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1. Any phenomenon experienced within some framework as an incident of change which has a beginning (and usually an end). From a constructionist perspective, any ‘event’ is a social construction—bounded ‘events’ have no objective existence. Furthermore, the frameworks within which events are defined as such are frequently implicit, masking the subjectivity of such definitions.

2. (narratology) An action or happening reflecting a change of state in narrative discourse: compare episode.

3. (news journalism) An occurrence judged to have newsworthiness as part of a ‘story’ (Galtung and Ruge). For the viewer of television news, such events are contextually framed by the flow of the news programme. See also J-curve.

4. A major happening featured in the mass media (see media events; pseudo-event).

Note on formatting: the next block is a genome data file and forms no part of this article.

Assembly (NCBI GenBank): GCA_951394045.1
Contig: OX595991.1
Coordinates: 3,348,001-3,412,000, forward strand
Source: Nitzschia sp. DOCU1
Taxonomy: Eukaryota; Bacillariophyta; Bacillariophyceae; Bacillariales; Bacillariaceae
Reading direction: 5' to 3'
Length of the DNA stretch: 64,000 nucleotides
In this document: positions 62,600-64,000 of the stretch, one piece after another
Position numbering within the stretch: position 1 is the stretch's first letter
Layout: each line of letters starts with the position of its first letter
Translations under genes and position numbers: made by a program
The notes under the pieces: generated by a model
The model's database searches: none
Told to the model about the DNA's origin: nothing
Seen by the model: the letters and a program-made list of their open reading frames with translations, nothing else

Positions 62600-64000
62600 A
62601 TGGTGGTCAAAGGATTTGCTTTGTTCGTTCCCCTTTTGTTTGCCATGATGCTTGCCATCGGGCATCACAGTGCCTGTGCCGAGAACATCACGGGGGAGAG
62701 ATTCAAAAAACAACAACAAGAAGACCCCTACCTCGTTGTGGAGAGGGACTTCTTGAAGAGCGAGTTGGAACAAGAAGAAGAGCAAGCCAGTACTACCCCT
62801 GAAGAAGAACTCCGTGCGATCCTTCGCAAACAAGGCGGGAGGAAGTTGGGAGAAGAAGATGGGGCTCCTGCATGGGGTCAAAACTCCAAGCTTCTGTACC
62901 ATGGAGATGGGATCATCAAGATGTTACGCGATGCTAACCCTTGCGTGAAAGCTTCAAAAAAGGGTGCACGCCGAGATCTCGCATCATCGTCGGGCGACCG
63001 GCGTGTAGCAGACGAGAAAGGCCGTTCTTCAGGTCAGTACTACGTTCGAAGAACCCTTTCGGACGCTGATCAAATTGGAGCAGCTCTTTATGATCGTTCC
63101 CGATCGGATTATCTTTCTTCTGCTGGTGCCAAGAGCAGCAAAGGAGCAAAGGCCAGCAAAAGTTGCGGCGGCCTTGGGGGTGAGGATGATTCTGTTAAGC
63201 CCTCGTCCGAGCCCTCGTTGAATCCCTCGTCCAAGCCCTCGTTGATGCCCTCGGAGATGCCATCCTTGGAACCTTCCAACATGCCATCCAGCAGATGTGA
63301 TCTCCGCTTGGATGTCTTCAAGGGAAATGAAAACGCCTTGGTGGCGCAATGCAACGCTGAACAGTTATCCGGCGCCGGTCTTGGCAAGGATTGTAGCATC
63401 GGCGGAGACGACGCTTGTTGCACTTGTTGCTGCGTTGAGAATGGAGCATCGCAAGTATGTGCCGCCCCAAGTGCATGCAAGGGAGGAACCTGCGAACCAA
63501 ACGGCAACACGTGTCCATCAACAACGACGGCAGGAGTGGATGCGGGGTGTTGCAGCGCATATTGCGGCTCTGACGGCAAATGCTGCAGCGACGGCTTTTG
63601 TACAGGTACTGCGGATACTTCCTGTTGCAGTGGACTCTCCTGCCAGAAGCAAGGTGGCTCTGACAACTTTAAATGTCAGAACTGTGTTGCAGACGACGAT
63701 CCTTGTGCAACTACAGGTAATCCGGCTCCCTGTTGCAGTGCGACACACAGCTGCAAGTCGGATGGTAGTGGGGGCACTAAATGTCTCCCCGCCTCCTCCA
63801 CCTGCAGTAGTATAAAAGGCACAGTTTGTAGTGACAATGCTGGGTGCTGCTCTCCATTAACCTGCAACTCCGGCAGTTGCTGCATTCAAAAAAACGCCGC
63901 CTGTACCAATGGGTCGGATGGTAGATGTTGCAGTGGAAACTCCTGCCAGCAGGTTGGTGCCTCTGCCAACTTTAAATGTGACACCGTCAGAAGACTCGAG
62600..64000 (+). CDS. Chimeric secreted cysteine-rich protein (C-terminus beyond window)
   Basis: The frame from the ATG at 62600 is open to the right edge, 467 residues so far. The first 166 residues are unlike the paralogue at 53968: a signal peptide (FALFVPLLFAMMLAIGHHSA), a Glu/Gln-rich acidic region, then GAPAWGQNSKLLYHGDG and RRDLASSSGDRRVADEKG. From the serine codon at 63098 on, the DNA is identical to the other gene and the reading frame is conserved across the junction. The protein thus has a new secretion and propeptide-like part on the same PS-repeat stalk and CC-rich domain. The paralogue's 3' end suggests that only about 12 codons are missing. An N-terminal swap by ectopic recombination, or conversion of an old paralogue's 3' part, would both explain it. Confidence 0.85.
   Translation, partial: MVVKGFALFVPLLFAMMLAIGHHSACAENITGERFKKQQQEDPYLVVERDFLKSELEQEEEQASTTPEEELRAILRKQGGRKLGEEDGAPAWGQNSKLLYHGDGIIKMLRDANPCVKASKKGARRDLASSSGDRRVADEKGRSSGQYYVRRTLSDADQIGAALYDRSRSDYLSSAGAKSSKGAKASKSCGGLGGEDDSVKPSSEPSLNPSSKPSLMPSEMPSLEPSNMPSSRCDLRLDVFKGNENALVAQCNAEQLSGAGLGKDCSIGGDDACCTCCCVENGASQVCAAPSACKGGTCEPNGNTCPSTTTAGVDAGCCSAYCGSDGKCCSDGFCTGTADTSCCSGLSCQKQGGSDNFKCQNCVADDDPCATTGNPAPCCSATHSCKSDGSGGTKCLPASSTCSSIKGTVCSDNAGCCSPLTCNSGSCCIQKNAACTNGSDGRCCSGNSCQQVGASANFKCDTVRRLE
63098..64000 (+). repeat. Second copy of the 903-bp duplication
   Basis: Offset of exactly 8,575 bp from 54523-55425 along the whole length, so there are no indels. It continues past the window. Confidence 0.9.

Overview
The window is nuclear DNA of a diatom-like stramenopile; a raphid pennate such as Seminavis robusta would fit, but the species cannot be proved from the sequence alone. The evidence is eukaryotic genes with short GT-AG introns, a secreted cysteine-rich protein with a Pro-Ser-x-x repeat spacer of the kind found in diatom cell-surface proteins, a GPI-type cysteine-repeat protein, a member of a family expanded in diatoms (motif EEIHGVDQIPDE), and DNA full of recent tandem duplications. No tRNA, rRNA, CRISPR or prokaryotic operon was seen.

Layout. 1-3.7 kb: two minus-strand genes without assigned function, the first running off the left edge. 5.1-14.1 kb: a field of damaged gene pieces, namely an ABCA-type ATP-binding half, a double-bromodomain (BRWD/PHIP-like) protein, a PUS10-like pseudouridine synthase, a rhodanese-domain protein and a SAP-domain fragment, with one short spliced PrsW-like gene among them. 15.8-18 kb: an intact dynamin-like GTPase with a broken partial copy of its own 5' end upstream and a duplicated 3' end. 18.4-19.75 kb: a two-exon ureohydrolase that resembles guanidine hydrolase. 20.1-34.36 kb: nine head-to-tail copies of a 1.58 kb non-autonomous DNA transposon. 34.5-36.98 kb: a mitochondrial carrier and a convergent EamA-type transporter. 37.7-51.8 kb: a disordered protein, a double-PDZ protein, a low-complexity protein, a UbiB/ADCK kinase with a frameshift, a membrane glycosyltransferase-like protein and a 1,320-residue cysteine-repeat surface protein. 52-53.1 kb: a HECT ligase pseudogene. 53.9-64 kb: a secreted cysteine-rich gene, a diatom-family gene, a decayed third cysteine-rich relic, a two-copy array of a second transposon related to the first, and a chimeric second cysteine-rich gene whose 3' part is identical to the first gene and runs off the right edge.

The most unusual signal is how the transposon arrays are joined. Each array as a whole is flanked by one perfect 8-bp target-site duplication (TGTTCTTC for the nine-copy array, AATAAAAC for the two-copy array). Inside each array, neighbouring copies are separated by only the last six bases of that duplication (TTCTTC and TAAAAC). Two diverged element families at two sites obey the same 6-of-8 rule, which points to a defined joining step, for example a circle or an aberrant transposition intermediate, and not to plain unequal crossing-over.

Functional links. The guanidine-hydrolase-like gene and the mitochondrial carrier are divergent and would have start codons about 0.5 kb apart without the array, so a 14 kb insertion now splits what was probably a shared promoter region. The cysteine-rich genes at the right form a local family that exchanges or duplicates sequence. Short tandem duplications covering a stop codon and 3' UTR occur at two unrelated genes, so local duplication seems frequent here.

5. For Lyotard, a major cultural turning-point that transforms people's perspectives, examples being the revelations about Auschwitz and the Paris riots of 1968.

6. (philosophy) Any occurrence, change, happening, or episode, regardless of its importance. There is disagreement about whether events can be described in different ways and remain the same events, or whether they are more like facts which are dependent on the concepts framing them. One event may have the effect of causing another.

Subjects: Media Studies.

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